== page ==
Learning the Wisdom of Humility
by Jeff Collins
I was a social worker for Hospicare for 22 years, and I truly feel these years at the agency have been a profound blessing. There are many facets to this sense of blessing, but I think the deepest and richest part has been the way it has helped me see another human being as a fundamental mystery. I am coming to learn that it is my job to meet that mystery, to learn about it as best I can.
At the same time, I have a deep-seated tendency to think I know what is best for another. So much that is behind my sense of knowing what is best for another depends on my desire for him or her to live and die, and to experience loss, in a way that I am comfortable with. Now I begin to see that when I meet another person, I am meeting an unfolding world, with all of its history and momentum, its joy and pain and confusion and wisdom. And I have slowly started to understand the wisdom of an increasing humility.
Very early on in my work at Hospicare, I spent a year doing bereavement counseling with a woman who had just lost her husband. We would meet weekly, and she was generally in a state of desolation, living the question, “There is nothing for me in this life anymore, why would I want to go on?”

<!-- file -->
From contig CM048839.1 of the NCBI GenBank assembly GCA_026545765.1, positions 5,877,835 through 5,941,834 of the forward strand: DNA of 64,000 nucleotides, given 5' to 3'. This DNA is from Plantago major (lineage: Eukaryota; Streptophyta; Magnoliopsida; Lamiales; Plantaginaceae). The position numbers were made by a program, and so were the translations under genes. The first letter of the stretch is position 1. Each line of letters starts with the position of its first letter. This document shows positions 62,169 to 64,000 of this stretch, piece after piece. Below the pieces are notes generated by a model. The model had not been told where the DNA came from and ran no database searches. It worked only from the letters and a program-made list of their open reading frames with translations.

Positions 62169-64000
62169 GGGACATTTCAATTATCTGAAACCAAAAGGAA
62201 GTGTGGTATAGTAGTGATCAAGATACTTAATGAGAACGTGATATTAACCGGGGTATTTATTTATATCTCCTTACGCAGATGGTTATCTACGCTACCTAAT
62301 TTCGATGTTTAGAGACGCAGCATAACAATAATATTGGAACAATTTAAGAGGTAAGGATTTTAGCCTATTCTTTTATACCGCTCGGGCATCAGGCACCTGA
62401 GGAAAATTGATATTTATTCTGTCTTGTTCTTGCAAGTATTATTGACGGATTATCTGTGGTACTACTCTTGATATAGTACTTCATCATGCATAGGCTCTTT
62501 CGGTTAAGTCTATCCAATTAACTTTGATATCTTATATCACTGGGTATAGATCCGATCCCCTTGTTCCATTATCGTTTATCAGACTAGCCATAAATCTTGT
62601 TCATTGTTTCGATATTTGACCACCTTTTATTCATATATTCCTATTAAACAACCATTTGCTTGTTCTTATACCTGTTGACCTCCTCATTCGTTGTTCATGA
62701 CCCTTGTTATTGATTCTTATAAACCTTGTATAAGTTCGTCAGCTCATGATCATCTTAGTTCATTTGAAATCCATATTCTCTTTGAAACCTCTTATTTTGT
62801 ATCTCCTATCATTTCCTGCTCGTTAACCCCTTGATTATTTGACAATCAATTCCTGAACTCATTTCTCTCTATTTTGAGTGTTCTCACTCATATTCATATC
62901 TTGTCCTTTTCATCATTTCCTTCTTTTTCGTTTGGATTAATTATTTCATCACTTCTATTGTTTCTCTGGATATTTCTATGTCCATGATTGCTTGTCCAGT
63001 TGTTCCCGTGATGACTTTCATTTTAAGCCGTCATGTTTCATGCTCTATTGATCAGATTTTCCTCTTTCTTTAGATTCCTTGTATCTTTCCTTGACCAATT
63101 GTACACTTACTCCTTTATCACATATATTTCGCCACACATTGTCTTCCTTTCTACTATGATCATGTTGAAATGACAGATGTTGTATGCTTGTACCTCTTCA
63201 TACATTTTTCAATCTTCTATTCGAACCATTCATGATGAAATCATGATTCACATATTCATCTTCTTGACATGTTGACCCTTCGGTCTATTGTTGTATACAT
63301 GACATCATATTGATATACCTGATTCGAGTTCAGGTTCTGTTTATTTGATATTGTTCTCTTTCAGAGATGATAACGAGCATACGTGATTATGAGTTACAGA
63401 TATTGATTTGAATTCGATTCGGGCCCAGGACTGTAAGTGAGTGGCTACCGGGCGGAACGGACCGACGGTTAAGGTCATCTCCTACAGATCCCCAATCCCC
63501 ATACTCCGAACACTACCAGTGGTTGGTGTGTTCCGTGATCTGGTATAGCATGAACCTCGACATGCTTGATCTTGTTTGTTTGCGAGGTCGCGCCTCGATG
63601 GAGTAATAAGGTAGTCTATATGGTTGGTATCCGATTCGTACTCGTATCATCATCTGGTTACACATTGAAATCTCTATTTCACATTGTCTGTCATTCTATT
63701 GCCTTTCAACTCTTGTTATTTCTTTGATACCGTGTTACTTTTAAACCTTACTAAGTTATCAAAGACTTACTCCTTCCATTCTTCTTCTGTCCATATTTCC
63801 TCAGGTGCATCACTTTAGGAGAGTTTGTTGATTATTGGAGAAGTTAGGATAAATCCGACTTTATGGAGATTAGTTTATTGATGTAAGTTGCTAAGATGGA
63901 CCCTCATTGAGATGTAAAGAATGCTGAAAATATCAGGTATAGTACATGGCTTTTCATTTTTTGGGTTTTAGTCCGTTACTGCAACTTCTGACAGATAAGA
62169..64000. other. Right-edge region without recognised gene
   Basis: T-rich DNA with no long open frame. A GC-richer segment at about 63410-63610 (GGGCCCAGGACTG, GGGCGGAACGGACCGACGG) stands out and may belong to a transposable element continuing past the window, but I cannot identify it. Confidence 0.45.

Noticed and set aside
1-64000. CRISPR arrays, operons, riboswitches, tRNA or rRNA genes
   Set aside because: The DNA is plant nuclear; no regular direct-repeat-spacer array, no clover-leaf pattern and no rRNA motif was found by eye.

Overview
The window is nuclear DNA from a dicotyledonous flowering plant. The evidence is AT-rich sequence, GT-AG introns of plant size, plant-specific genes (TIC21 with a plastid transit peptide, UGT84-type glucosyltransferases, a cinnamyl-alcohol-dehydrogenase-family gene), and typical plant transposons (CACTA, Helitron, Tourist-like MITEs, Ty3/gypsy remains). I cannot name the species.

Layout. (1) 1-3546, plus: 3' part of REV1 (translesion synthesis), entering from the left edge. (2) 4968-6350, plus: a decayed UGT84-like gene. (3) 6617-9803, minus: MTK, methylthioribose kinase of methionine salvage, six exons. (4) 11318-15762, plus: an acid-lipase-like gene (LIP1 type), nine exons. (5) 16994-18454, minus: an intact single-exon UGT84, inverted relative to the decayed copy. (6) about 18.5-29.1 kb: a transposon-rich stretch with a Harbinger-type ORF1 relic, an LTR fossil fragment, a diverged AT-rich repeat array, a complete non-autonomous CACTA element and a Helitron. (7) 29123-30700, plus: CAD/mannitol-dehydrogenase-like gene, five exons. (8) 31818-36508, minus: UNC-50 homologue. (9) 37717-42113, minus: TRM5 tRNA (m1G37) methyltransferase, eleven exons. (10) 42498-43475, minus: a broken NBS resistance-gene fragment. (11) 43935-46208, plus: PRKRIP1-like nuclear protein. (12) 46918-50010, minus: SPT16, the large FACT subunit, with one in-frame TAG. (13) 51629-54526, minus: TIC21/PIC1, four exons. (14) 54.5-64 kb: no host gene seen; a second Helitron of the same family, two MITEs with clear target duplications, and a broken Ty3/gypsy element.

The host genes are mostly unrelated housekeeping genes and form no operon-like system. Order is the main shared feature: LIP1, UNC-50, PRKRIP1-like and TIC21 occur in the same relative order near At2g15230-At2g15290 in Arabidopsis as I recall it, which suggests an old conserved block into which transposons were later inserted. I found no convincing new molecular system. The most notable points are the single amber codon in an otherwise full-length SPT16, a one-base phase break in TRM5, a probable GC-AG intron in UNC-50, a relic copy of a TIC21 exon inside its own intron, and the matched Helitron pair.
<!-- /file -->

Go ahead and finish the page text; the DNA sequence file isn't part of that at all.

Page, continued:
For quite a while I found myself trying to convince her that of course she should go on in this beautiful life of ours. She put up with me and maybe benefited from my way of being with her. But in one particular session, it finally dawned on me that I really knew nothing about this woman and her real situation. I was too busy trying to convince her of my point of view. But what did I really know about her, about the real meaning in the arc of her life, about why she was in this world and when she might be done with this world, even if her body continued to survive? I was trying to convince her of a point of view, like a lawyer trying to win an argument. So to some degree a real sense of humility landed in me, and I was much more able to meet her in a much more open way.
This gift of humility and the ability to connect with patients and their families has come to feel like the heart of my “craft” as a hospice social worker. It has lead to a deepening sense of coming home into my own life, and into life in general. All the wonderful, beautiful Hospicare patients I’ve worked with through the years have led me to this place in my own development, and I am grateful.
Jeff Collins was a social worker with Hospicare for 22 years until his retirement in 2014. He continues his involvement as a volunteer and member of our Ethics Committee. This article was originally written for our February 2014 e-newsletter.